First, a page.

A call for courage

Practicing courage, which I define as working with the tough stuff of life, rather than hoping to tap dance around it, create the resilience needed to confront pessimism and cynicism. We often think of courage as the stuff of heroes who have something bigger and braver than the rest of us–the Gandhi’s and Mother Teresa’s of the world–without seeing that this mindset only expands the problem.
Cultivating a practice of daily courage is what builds resilience in the face of pessimism, and the courageous people that we’re waiting for are ordinary, everyday heroes–namely each other. We’re interdependent. We need each other, because it’s through working together and practicing courage that we’ll find the solutions to the world’s most pressing problems.
Pessimism is another form of fear, and it’s vulnerable to feel our fear.  But getting honest about our experience of pessimism and fear is what paves the way to practicing regular, ordinary courage in our daily lives. Here are three ways to get started:
1. Be honest about pessimistic thoughts, so as to see them clearly.
We often judge ourselves when we cop to the pessimism, so we either try not to think such thoughts, or we force positive affirmations that feel inauthentic. This can be a major energy drain. Instead, get honest: “What exactly am I feeling pessimistic about? What’s the chronic thought? What fear underlies this thought?”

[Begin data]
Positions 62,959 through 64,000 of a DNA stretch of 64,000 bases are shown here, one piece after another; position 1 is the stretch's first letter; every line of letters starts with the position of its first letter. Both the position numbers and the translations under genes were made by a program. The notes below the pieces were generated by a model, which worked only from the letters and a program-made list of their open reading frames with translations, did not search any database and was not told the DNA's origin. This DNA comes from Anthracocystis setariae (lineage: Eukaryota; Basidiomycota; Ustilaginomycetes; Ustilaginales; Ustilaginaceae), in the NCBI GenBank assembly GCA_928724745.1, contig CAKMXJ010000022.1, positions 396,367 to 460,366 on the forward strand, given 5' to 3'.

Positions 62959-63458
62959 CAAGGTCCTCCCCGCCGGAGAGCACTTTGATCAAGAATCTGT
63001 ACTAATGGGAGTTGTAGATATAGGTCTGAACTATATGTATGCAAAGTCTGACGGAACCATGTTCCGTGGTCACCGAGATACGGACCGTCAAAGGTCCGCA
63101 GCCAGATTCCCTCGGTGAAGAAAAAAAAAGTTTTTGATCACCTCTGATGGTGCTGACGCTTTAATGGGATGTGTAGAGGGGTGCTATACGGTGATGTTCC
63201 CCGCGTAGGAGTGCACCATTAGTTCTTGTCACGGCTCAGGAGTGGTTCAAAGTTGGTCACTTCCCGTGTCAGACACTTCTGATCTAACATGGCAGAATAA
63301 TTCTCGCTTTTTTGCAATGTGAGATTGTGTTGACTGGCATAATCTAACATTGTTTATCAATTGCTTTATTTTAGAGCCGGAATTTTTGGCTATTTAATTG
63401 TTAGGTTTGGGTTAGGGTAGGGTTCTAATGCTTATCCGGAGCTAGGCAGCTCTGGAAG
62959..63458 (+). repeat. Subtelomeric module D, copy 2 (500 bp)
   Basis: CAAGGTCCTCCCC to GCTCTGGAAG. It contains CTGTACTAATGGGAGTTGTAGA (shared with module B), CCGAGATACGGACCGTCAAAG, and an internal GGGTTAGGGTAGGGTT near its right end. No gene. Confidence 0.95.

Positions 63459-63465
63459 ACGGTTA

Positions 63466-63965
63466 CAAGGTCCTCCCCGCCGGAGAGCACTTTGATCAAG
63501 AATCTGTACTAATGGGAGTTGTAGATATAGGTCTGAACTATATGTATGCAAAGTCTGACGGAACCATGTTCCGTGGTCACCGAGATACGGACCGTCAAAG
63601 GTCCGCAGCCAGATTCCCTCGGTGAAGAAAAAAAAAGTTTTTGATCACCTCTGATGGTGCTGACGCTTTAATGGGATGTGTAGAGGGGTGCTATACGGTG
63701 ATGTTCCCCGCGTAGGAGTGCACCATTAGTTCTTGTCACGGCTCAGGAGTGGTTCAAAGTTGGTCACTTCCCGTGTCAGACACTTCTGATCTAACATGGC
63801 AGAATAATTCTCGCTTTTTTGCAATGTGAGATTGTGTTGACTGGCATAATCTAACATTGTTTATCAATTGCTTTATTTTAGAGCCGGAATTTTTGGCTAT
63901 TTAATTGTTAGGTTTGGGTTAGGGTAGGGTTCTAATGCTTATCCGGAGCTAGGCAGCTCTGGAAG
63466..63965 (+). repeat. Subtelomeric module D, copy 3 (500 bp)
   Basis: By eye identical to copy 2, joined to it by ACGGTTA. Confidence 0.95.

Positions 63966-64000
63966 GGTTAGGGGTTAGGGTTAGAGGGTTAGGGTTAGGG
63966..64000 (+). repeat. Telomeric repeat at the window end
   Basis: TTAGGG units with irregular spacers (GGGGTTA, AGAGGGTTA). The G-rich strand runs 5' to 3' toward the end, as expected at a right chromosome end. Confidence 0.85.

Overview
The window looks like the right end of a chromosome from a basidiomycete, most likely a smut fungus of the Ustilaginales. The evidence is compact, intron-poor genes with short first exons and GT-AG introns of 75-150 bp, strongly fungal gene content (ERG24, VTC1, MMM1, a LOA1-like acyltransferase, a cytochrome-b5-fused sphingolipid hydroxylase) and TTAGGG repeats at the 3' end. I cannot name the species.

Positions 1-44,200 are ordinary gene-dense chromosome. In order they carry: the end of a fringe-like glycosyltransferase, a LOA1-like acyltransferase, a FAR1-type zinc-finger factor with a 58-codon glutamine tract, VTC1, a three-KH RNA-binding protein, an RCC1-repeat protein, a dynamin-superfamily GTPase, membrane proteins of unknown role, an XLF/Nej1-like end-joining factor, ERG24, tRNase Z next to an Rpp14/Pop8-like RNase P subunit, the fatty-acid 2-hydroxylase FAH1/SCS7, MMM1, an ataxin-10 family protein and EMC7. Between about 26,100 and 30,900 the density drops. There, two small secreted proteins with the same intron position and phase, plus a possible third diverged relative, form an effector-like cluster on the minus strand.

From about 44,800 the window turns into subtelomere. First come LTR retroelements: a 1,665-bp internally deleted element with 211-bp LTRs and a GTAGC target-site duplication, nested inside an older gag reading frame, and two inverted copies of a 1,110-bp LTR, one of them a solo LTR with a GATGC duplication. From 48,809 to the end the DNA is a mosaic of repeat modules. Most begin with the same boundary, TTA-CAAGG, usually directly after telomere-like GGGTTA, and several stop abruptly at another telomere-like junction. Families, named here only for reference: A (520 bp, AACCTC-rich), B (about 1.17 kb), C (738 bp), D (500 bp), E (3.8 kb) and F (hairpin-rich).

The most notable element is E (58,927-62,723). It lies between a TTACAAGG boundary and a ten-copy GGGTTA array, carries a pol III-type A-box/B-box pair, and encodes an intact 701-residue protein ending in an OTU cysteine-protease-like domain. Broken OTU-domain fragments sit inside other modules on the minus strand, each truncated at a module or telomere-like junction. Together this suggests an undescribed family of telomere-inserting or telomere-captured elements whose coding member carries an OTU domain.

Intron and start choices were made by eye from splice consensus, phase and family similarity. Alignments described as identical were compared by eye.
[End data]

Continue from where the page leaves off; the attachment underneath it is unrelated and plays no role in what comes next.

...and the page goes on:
2. Practice the courage to be vulnerable.
It’s hard to watch people suffer, even when they’re far away on the news. Rather than shutting down our hearts, the courageous act is to fully see the truth of their experience. When you’re willing to practice this kind of courage, you discover an astonishing thing: instead of the pain shutting you down, if you work with it, it actually opens you up. The kindness and compassion the world needs stems from honestly looking at the truth of another’s experience.  
3. Confront the pessimism as an illusion.
Even in the face of an overwhelming challenge, such as a health crisis or environmental disaster, it’s an illusion that your small part doesn’t make a difference. Maybe it’s true that you can’t fix your friend’s cancer or stop hunger, but it’s absolutely true that getting bogged down in impossibility puts you in a space of being unable to come up with new, creative solutions.
This is an excerpt of a longer article that will appear in the May/ June issue of The Intelligent Optimist. Become a member or download a free issue.
Kate Swoboda is a life coach and author of the Courageous Living Program. She writes weekly at YourCourageousLife.com.
Follow Kate on Twitter @katecourageous or check out her Facebook

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